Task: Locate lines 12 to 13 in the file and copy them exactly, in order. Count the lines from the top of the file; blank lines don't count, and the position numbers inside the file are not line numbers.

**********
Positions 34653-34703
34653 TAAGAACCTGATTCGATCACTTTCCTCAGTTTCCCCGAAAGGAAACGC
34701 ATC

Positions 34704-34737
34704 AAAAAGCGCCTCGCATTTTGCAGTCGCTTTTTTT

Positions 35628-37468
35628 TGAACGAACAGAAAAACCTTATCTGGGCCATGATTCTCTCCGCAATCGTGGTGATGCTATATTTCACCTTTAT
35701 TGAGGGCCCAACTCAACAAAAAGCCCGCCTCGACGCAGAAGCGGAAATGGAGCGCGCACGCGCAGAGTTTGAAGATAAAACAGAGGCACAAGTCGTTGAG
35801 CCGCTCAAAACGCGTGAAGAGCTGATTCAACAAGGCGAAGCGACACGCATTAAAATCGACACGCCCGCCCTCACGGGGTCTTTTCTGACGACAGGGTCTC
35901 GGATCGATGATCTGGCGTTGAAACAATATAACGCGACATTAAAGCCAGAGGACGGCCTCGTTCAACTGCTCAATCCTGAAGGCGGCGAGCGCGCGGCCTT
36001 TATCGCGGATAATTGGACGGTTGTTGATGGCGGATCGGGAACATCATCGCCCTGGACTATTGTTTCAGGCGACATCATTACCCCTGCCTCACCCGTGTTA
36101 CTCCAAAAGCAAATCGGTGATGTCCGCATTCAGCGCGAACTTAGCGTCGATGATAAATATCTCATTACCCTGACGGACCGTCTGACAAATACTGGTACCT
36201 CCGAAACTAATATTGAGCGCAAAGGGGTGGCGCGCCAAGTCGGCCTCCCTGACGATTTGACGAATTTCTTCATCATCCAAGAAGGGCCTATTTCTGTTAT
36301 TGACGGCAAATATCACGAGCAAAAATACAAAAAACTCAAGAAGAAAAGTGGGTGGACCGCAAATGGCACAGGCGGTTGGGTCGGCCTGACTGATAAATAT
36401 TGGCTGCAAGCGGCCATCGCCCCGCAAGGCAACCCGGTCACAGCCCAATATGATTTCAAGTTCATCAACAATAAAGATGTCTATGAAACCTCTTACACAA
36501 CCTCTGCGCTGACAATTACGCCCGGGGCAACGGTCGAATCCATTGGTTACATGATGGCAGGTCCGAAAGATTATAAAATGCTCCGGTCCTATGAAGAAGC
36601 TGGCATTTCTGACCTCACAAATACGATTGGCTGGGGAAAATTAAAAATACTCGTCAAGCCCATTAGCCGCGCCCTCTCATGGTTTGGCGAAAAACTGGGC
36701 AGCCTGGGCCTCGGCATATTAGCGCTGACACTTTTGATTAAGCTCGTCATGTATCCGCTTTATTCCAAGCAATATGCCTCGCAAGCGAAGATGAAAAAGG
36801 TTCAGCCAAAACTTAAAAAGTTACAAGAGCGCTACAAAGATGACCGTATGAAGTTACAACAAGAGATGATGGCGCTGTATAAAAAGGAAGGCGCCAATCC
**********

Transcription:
36101 CTCCAAAAGCAAATCGGTGATGTCCGCATTCAGCGCGAACTTAGCGTCGATGATAAATATCTCATTACCCTGACGGACCGTCTGACAAATACTGGTACCT
36201 CCGAAACTAATATTGAGCGCAAAGGGGTGGCGCGCCAAGTCGGCCTCCCTGACGATTTGACGAATTTCTTCATCATCCAAGAAGGGCCTATTTCTGTTAT